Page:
One of the most influential voices in contemporary cinema, Paul Schrader wrote ‘Taxi Driver’ and ‘Raging Bull’ for Martin Scorsese before directing cult classics of his own. His latest, ‘First Reformed’, is a gut-punch of a film about a pastor (Ethan Hawke) grappling with spiritual and environmental concerns. We put Schrader on the couch.
The film is blackly funny – Toller’s extremity is entertaining. Do you feel that humour when you’re exploring such people?
When people talk about movies the first thing they talk about is plot, but the last thing they remember is character. That’s what really sticks in the mind. To have the ability to sculpt a character of contradictions, and who moves in and out of the shadows, is a great privilege.’
Did Toller’s state of mind tie in to anything that was going on with you, psychologically?
Once a person has an experience of clinical depression or existential despair, that memory remains. You know, if a woman has been pregnant, she remembers what it was like to be pregnant. She doesn’t have to become pregnant again. Also, the connection of the spiritual darkness with this new ecological darkness makes the film come alive.’
Ethan Hawke as Reverend Ernst Toller in 'First Reformed’
For me, the film is a comment on existential malaise, that people can’t really get by without finding some sort of purpose. Is that you were thinking?
‘Yes. We all find a way to get through the day. But the particular pathology here is when you start connecting your own despair with your own salvation, and getting wrapped up in notions of suicidal glory, as if you can affect your own redemption by suffering. This is a sin. It’s a pathology.’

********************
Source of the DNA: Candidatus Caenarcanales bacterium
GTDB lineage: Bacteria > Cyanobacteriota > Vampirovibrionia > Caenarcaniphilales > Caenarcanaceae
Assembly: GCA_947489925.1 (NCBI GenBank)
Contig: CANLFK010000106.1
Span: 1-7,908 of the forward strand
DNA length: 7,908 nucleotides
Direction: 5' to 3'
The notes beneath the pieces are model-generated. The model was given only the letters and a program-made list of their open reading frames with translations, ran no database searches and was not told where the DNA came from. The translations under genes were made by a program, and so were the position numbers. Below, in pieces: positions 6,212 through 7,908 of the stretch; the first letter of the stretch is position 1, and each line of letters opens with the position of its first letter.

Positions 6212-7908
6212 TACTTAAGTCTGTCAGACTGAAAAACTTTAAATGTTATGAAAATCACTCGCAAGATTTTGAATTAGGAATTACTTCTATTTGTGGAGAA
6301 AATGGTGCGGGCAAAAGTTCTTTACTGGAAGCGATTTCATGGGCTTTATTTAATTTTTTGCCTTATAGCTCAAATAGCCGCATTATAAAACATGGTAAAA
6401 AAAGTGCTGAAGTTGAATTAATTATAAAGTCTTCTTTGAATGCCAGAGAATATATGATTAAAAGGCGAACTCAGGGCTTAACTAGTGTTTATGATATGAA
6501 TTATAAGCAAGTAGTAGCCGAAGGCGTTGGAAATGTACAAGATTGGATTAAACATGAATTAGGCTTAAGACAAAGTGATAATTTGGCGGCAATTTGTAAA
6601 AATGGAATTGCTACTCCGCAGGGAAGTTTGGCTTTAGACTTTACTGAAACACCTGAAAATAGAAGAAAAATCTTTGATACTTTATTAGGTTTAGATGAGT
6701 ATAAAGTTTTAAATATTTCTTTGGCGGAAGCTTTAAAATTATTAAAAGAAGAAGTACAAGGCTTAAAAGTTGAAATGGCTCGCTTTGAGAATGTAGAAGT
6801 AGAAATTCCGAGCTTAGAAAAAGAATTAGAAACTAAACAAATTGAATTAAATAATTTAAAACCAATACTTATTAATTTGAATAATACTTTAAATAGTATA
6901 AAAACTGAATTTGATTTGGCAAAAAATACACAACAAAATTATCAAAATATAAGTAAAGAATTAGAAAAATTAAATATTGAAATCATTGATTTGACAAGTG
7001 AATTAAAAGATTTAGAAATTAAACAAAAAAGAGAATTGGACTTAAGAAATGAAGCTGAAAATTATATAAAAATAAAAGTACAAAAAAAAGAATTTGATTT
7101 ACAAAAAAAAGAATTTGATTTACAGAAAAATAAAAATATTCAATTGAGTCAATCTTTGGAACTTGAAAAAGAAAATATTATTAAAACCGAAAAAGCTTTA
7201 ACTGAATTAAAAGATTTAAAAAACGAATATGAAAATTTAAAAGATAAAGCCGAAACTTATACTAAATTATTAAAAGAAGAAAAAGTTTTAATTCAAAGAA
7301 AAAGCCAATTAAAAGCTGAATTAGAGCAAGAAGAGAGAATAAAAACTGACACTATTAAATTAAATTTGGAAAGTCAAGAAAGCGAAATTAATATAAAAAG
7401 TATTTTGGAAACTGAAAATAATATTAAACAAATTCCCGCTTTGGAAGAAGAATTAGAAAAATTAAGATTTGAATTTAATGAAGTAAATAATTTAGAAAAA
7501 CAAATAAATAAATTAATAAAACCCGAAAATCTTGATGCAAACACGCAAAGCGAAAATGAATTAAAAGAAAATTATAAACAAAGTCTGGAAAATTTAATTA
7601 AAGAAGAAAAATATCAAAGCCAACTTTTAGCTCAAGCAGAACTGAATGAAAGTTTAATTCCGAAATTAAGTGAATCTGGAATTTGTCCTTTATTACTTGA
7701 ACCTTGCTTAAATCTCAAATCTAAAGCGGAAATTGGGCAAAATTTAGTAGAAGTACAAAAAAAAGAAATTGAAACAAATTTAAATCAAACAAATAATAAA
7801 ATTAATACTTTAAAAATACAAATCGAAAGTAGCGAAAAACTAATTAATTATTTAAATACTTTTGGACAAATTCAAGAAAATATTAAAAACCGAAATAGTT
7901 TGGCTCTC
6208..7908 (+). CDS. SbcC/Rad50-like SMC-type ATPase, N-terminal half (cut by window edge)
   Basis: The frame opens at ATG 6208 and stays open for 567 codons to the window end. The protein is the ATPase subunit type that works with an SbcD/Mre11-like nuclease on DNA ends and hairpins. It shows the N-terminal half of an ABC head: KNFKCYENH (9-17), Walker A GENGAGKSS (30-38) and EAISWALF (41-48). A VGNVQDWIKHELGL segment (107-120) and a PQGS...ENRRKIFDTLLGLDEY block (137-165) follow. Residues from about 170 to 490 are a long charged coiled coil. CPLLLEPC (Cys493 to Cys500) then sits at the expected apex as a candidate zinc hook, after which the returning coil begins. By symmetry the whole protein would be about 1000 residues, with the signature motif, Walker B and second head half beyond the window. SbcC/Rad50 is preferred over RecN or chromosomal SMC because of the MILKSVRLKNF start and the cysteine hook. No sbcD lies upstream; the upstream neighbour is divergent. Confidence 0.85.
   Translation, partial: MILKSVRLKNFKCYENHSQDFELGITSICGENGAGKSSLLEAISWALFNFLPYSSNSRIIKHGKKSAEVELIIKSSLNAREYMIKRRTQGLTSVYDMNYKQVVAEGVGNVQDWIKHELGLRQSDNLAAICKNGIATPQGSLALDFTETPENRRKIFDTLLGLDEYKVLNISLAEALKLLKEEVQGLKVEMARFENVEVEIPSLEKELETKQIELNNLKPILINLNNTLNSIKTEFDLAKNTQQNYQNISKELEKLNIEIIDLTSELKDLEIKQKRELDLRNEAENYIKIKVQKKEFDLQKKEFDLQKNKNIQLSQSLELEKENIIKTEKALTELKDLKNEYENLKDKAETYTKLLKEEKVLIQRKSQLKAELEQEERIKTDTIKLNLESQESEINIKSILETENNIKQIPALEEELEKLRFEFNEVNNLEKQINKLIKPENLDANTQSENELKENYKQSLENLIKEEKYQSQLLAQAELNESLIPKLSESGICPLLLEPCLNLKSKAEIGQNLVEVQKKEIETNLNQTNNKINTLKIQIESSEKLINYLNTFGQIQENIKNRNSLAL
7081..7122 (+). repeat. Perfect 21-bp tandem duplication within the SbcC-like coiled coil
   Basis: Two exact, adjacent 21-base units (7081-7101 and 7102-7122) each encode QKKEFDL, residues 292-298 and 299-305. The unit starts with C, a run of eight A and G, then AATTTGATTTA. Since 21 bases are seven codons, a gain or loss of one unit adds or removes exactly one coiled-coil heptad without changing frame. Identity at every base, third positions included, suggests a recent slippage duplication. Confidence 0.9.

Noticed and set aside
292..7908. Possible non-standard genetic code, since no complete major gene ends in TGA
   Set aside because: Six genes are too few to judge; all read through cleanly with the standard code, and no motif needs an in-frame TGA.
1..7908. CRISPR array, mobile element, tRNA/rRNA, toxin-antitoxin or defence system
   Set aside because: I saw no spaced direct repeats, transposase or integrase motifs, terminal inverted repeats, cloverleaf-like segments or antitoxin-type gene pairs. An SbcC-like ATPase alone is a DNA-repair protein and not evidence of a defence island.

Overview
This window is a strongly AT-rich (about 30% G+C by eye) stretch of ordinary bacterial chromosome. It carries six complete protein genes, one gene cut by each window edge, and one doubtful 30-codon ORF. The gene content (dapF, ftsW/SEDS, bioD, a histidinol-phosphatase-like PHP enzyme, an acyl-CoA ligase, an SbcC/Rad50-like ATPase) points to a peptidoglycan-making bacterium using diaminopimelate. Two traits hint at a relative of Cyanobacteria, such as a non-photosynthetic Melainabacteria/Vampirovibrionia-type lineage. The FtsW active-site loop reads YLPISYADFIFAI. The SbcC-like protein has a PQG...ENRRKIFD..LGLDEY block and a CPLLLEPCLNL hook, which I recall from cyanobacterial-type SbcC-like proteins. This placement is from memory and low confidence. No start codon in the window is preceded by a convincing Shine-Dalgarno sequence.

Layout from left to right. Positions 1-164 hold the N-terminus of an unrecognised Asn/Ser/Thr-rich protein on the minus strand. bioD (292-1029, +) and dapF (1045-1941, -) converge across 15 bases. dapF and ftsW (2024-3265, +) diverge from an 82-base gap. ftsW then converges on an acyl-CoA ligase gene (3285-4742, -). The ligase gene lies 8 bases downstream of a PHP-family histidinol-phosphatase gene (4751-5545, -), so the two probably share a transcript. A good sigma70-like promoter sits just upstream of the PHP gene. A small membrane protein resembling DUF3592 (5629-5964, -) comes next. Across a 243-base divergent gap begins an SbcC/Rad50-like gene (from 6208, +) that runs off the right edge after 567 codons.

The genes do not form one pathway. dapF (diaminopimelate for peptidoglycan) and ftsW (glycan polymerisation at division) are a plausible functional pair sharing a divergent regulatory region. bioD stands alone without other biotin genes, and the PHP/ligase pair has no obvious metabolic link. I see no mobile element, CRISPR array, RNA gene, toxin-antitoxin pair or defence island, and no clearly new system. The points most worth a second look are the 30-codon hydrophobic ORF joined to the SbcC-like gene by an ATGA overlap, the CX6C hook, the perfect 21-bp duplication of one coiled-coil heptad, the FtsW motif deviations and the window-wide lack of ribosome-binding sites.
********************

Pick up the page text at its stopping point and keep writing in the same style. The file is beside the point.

This obviously ties into the environmental situation – how did you feel about tackling your own concerns in the film via such desperate characters?
‘In the film that’s sort of addressed in the notion of holding two ideas in your head at the same time. We’re in this odd period in history where we have every reason to despair for the future of the species. And therefore we also must find a reason to hope. And so you have to wake up every day and choose to hope. Because how else can you live?’
As you wrote ‘First Reformed’, were you aware that it was pure uncut Paul Schrader?
‘Well, it felt good. Once I made the intellectual decision to write a film about the spiritual life, it just took off. I had been refusing to write this movie for so long, partially because I didn’t think there was a chance that it could get made. But film economics have changed.’
You’ve said that writing ‘Taxi Driver’ was like therapy for you. Did writing this film serve a similar purpose?
‘No. I wrote “Taxi Driver” because I was afraid of becoming that character. I didn’t have that fear in this case. I’m 71. I’m not gonna see the outcome of this century. No matter how bleak I think it might be, it’s not my problem.’
So many films get compared to ‘Taxi Driver’, but this one earns the reference – the only person who can really do it is you.
[Laughs] ‘But, of course, stylistically it is an entirely different package of goods. Marty is all flash and pillagery. This is all restraint.’
You’ve said that impactful films often became part of the conversation in the ’70s. Will the Trump era have the same effect?
‘I don’t think so; I think that culture has become so fractured. There is no Johnny Carson, there is no [news anchor] Walter Cronkite, there is no Bruce Springsteen. You can’t get two people with different opinions in the same room because they’re only talking to people like themselves.’
‘First Reformed’ opens Fri Jul 13.